Mom’s adult children are slow to embrace her new husband
DEAR ABBY: I lost my husband a few years ago and am now remarried. Some of my adult children, although they did not want me to be alone and they “say” they are happy for me, have been slow in welcoming my new husband.
I in no way expect him to be a replacement for their father. I only wish they would welcome him into their lives as they would anyone else’s spouse. They don’t have to love him. I ask only that they respect him and acknowledge that he’s part of my life now. Wishing him a happy birthday and happy holidays directly would go a long way to making him feel accepted, as would more general communication.
He has tried on numerous occasions to show an interest in their lives, but he receives little acknowledgement in return. His children have welcomed me into their lives. This has strained and changed my relationship with my children.
I just want a family again. Is it asking too much of them to accept my husband as part of the family and to treat him that way?
MISSING MY FAMILY IN FLORIDA
DEAR MISSING: Have you told your children that the cool reception they have given your husband is harmful not only to him but also to you? If you have and they are still unable to warm up to him, it’s time to concentrate your efforts on building closer relationships with those relatives who are willing to be more welcoming.
Remember, we can’t change other people. We can, however, change ourselves, and by doing so, change the way we react to them.
DEAR ABBY: I have a family dilemma. We employ our 16-year-old niece to watch our boys, ages 8 and 10, during the summer and school breaks. We pay her well to come to our home and watch them eight hours a day.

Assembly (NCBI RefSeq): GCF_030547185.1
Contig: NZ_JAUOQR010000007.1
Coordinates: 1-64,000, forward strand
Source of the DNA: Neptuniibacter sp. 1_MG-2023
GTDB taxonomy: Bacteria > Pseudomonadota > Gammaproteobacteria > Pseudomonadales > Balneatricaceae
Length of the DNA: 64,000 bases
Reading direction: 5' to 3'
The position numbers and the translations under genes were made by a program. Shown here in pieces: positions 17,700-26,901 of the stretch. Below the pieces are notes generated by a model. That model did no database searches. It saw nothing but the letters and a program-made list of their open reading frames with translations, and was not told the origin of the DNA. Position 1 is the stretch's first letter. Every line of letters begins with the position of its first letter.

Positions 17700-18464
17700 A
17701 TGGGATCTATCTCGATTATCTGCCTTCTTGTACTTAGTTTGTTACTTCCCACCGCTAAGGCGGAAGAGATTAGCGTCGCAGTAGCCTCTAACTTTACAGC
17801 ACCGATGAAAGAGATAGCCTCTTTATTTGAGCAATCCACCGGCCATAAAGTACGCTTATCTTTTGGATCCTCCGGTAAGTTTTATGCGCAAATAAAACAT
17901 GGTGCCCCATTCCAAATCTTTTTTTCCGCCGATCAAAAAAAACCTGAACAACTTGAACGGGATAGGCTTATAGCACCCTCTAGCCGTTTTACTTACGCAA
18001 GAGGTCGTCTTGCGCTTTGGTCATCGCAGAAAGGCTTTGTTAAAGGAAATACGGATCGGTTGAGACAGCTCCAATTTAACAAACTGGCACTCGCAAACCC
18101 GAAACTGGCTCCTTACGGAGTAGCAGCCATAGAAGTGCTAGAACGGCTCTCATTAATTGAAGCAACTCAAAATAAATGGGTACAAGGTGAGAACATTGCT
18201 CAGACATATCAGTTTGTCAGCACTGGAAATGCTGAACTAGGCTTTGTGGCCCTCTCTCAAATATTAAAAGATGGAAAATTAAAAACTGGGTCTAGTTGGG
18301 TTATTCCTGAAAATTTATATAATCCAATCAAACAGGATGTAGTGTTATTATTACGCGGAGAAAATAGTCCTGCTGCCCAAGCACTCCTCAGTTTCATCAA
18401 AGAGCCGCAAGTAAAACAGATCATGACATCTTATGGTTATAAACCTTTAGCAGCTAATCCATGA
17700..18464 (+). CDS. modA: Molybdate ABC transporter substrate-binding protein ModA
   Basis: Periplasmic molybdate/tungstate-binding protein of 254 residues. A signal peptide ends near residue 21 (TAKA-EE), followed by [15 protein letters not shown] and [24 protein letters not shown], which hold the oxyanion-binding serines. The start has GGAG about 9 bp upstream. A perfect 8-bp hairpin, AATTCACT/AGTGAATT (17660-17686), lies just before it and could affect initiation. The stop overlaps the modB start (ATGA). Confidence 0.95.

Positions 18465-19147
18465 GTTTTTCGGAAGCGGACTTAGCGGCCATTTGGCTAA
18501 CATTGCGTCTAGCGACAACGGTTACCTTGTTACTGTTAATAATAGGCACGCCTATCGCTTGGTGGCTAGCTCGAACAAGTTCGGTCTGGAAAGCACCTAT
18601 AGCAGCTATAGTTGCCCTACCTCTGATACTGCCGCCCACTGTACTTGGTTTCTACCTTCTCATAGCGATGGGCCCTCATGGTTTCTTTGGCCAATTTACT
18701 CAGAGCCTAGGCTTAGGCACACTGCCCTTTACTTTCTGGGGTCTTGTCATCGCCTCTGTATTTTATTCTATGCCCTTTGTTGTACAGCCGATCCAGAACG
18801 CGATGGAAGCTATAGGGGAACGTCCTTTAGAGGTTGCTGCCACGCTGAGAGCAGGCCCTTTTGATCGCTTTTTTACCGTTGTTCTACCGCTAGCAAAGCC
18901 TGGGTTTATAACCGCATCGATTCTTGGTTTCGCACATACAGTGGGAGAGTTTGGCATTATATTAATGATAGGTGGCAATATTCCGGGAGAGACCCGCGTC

My problem is, her younger brother is my son’s best friend. He gets invited to their house for a sleepover the day before we need a sitter, and both boys go. Then the next day their mom says our niece watched them, and therefore she should get paid for that day, too. Abby, the mom is there all day.
To me, a cousin sleepover isn’t something that should be charged for. Their children have come to our house for years for sleepovers, and I never charged them.
Is this OK? And if not, how do we refuse? We have already told her we prefer the boys to be watched at our home, so they receive one-on-one time. What do you think about this?
DEAR C.S.: What do I think? I think you have been taken advantage of.
A baby sitter is hired when there is no adult in the home to supervise the children. If your nephew’s mother can’t be home when your boys have been invited for a sleepover, the person who should pay for the baby sitter is her — not you.
If you want to put an end to this, tell the woman exactly what I have told you.
DEAR ABBY: I am a step-grandfather. Must I go to a grandchild’s church performances even though I’m an atheist?
COMMAND PERFORMANCE IN OREGON
DEAR COMMAND: If you want a close and loving relationship with your grandchild (notice I didn’t say “step-”), you should absolutely be present to encourage and support that child!
For everything you need to know about wedding planning, order “How to Have a Lovely Wedding.” Send your name and mailing address, plus check or money order for $7 to: Dear Abby, Wedding Booklet, P.O. Box 447, Mount Morris, IL 61054-0447.